As China established a blockade around Taiwan Thursday, the U.S. National Reconnaissance Office (NRO) launched a spy satellite from New Zealand, its second in just three weeks, DefenseNews reported.
The launch of NROL-199, the mission’s official designation, was initially intended to be July 22, just nine days after the launch of its sister satellite, NROL-162, but was delayed twice due to software and then weather concerns, DefenseNews reported. The NRO did not disclose the nature of the two launches, stating only that “both carry national security payloads” in an NRO press release. (RELATED: US Carrier Patrolling Waters Near Taiwan While China Rehearses War After Pelosi Visit)
— Rocket Lab (@RocketLab) August 4, 2022
“These missions demonstrate NRO’s capability to launch multiple rockets from overseas locations back-to-back, and both carry national security payloads designed, built, and operated by NRO,” the NRO announced.
The news of the launch comes as tensions between the U.S. and China near an all-time high over Taiwan, with the Chinese military launching a series of drills meant to deter both the U.S. and what the Chinese government describes as Taiwanese “secessionists,” Chinese state media Global Times said Wednesday.
The launches are part of a long-term strategy the NRO is developing to pivot from relying solely on large homemade satellites to a more flexible network of smaller satellites developed with international partners, SpaceNews reported Thursday.
While the NROL-199 launch represented the NRO’s 4th launch of the year, according to the NRO’s press release, China recently launched a trio of satellites in July, bringing their total this year to six, according to Space.com. Thursday, the Chinese fired a mysterious “test spacecraft” which is speculated to be a spaceplane, similar to the U.S. Air Force’s X-37B, a craft capable of flight both in-atmosphere and in space, SpaceNews reported Thursday.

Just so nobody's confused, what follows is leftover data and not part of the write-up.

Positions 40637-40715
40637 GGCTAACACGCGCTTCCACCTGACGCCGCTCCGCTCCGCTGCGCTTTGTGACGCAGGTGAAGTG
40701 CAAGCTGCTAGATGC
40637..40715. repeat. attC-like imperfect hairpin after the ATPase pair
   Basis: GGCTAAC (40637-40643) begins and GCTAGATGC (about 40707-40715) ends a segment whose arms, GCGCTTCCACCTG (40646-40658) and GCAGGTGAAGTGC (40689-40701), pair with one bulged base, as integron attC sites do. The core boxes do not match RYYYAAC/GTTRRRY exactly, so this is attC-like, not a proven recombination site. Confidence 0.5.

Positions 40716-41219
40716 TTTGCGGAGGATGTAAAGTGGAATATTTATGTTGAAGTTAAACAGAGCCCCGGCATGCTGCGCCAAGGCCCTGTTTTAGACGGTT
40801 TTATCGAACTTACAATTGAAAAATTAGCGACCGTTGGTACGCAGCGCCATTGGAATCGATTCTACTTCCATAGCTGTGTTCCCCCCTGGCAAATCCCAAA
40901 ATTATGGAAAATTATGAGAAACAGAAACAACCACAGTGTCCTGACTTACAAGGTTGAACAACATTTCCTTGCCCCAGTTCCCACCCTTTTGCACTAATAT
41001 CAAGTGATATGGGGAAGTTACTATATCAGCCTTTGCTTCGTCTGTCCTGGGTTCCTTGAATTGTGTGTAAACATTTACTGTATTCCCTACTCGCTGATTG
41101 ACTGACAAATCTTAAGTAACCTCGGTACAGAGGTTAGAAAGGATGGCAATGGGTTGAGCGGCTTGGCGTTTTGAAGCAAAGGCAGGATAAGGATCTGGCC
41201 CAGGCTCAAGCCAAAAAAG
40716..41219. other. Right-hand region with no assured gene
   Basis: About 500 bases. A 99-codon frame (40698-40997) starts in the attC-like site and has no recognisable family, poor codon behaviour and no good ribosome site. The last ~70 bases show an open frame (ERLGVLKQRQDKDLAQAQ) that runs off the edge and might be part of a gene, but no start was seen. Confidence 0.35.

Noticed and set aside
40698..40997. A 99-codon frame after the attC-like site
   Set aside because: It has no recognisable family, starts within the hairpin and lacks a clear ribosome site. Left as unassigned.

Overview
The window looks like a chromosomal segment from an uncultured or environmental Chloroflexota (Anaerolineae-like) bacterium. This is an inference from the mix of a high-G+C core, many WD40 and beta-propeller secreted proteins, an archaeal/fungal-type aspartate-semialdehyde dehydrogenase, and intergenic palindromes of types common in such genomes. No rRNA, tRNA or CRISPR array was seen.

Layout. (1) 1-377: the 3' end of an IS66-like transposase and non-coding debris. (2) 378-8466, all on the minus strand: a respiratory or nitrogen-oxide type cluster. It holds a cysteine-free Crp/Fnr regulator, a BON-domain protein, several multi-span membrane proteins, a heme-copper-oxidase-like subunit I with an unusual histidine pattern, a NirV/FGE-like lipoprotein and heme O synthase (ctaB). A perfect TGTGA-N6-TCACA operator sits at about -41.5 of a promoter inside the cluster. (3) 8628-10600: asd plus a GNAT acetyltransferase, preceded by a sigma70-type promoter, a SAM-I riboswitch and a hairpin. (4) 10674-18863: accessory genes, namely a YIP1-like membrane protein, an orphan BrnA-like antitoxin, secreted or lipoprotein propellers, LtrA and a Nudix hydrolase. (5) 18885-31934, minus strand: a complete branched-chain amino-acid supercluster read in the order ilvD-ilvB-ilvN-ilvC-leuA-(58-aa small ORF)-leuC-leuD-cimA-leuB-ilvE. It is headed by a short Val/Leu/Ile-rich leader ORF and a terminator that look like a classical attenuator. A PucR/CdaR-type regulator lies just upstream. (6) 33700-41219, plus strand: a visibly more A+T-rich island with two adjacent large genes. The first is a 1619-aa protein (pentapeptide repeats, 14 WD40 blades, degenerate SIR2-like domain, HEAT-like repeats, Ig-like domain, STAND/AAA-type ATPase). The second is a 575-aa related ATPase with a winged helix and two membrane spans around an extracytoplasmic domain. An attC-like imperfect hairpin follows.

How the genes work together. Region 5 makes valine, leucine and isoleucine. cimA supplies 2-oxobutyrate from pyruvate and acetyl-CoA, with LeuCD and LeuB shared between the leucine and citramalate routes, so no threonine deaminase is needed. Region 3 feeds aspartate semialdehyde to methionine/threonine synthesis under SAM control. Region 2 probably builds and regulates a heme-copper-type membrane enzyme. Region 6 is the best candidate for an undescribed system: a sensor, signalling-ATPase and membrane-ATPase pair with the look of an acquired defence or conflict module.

“We’re letting physics dictate what we need,” said Chris Scolese, director of the NRO, at a Mitchell Institute event Thursday, according to SpaceNews.
“Having the capability to launch pretty much from almost anywhere in the world gives us great flexibility and adds to our resilience,” said Scolese. “It also gives us the ability to reconstitute should we lose a capability either due to a mission failure or in a conflict.”
The two-stage Electron rocket that carried the NROL-199 and NROL-162 payloads is designed by contractor, Rocket Lab, to deliver small payloads to orbit, but was also recently used to deliver a satellite to the moon on behalf of NASA, according to Space.com.
“The turnaround between NROL-162 and today’s NROL-199 launch is the shortest time between national security missions by a small launch provider, setting a new standard in responsive space,” Rocket Labs said in a statement.
Neither the Defense Department nor the NRO immediately responded to a Daily Caller News Foundation request for comment.
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